Labour’s analysis on five million ‘denied’ GP appointments fact checked

14 December 2022
What was claimed

Five million patients in England were denied a GP appointment when they tried to make one in October.

Our verdict

This figure is an estimate which is not reliable. It’s based on survey data from earlier this year, includes some patients who were offered an appointment they did not take and assumes every appointment request came from a different patient. We’ve not seen a way to reliably estimate this figure with recent available data.

1 in 7 denied GP appointment — Five million patients were unable to book a GP appointment when they tried to make one in October, analysis has suggested

5 million patients were unable to book a GP’s appointment when they tried to make one in October

Labour party press release, 5 December 2022.

Many media outlets, including the Times, Mirror, Independent, Guardian, PA, Sun, Evening Standard, LabourList, ITV and MailOnline, have reported analysis by the Labour party, which claimed that a little over five million people in England were denied GP appointments in October 2022.

Labour’s shadow health secretary Wes Streeting also posted the Times’s front-page article in a tweet that was shared by many other Labour MPs.

The headline figure was reported in slightly different ways. For example, Labour’s press release and the Times print edition referred to the number of patients who had been “denied” an appointment, while the Independent said the number was for those who “could have been unable to book a GP appointment when they tried to make one”.

Labour’s five million figure is based on several assumptions that may not be right, which means that it does not reliably represent the number of patients who were “denied” or unable to book an appointment in October 2022.

As far as we can tell, it isn’t possible to estimate this number reliably with the available data, and health policy experts we’ve spoken to haven’t been able to suggest an alternative. So it’s not clear whether Labour’s figure is an underestimate, an overestimate or broadly right.

GP practices in England delivered a record high number of appointments in October 2022. However, the share of people waiting more than a week for an appointment also rose to the highest rate since May 2020.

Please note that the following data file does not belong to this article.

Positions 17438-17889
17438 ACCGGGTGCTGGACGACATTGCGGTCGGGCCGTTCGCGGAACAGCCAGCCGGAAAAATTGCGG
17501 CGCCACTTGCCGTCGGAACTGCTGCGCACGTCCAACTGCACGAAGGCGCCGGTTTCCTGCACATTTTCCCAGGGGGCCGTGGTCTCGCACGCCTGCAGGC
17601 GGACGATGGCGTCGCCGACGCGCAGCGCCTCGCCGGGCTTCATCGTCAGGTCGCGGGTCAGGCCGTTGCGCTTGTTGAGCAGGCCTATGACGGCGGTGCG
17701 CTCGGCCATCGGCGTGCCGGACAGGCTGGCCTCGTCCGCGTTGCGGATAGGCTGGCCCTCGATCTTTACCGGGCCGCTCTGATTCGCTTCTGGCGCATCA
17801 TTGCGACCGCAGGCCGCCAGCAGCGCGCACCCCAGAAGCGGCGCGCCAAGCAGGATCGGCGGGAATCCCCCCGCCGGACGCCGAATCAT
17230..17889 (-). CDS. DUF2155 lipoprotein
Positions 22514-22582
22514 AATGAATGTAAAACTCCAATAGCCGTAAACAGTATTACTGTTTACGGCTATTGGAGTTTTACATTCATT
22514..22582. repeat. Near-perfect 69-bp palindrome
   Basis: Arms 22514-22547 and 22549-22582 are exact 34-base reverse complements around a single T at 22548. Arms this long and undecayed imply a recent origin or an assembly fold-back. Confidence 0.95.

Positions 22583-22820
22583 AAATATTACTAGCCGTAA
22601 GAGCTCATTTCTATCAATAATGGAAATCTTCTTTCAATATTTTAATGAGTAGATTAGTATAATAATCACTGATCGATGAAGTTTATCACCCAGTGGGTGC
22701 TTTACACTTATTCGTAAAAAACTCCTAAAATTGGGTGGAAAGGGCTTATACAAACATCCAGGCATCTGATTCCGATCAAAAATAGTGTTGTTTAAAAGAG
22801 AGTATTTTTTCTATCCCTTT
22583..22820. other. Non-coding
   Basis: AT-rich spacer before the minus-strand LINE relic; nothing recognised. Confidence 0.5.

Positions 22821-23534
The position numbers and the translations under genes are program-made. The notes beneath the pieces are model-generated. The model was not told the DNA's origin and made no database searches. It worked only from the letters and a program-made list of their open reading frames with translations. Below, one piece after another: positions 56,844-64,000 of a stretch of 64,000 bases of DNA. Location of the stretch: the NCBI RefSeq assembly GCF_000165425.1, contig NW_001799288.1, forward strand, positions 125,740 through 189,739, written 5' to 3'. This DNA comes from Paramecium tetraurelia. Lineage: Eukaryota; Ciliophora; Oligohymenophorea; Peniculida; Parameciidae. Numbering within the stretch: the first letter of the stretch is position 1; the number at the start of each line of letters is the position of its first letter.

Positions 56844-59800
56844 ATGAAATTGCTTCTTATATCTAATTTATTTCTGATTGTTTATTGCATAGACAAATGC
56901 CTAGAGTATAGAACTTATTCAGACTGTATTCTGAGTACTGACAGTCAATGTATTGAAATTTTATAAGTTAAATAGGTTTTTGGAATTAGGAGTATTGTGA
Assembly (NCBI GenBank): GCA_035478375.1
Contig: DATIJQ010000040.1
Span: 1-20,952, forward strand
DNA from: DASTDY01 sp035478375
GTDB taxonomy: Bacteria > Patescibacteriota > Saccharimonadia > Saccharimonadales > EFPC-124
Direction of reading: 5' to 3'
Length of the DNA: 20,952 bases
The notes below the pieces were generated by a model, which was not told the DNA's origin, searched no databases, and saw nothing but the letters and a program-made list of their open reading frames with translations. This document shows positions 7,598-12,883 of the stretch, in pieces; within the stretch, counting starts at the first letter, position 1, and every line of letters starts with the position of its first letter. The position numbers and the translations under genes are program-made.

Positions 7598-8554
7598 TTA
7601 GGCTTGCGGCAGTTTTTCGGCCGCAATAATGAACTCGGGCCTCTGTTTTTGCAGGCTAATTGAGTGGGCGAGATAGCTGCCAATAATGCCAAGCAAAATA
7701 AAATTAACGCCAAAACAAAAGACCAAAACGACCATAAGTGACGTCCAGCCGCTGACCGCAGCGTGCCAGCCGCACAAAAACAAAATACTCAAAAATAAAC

Full Fact has contacted all the publications listed above for comment, and the MailOnline has since amended its article. We’ve also contacted the Labour party and Wes Streeting for comment.

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What Labour did

According to the notes in Labour’s press release, it used the latest GP Patient Survey to find the percentage of people who did not get an appointment (and were not helped in other ways) the last time they tried to make one.

Labour then extrapolated from this figure, assuming that for every million appointments that patients get, a certain number of appointments must have been denied, and applied this ratio to the number of appointments that took place in October.

Specifically, Labour found that 15.4% of people surveyed did not get an appointment, but that 10.3% of these people (1.6% of the total) were helped in other ways, leaving about 13.8% of the total who did not get an appointment and were not otherwise helped.

It then took the number of GP practice appointments that happened in England in October 2022, which was 31,989,580, and presumed that this was the 84.6% of attempted appointments that actually happened (ie, 100% of patients minus the 15.4% who did not get an appointment). It then assumed that 13.8% of the total number of attempted appointments didn’t happen and the patient was not otherwise helped, and used this figure for the number of “denied” appointments.

If you divide 31,989,580 by 84.6 then multiply by 13.8 (using the exact percentages before rounding), you get 5,223,376—which is the 5.223 million appointments that Labour said in its press release that patients had been unable to book.

However, several of the assumptions behind this calculation may not be right, meaning the final estimate is not reliable.

Labour’s estimate is based on a survey from earlier this year

The most recent GP Patient Survey, on which Labour’s estimate is based, was published in July 2022 and conducted between January and April 2022, making its results at least six months old by October 2022.

The survey asked people to describe their last experience of booking a GP appointment, which could have been months before—for 13.5% it was “more than 12 months ago”. This cannot be used as a reliable guide to people’s experience of attempting to book during a specific month later in 2022.

The problem with taking the ratio of successful and unsuccessful bookings from early 2022 survey data and applying it to the total number of appointments in October is that it can’t reflect any changes in GP appointment availability that may have happened in the past six months.

Instead, it just assumes that as the number of appointments rises and falls, the number of unsuccessful attempts to book them must have risen and fallen too. By that logic, if GPs improved patients’ experience by offering and delivering more appointments, this method would suggest they were also denying even more. (By the same token, if GPs were hypothetically to deliver no appointments at all next month, Labour’s methodology would suggest that no patients were denied any.)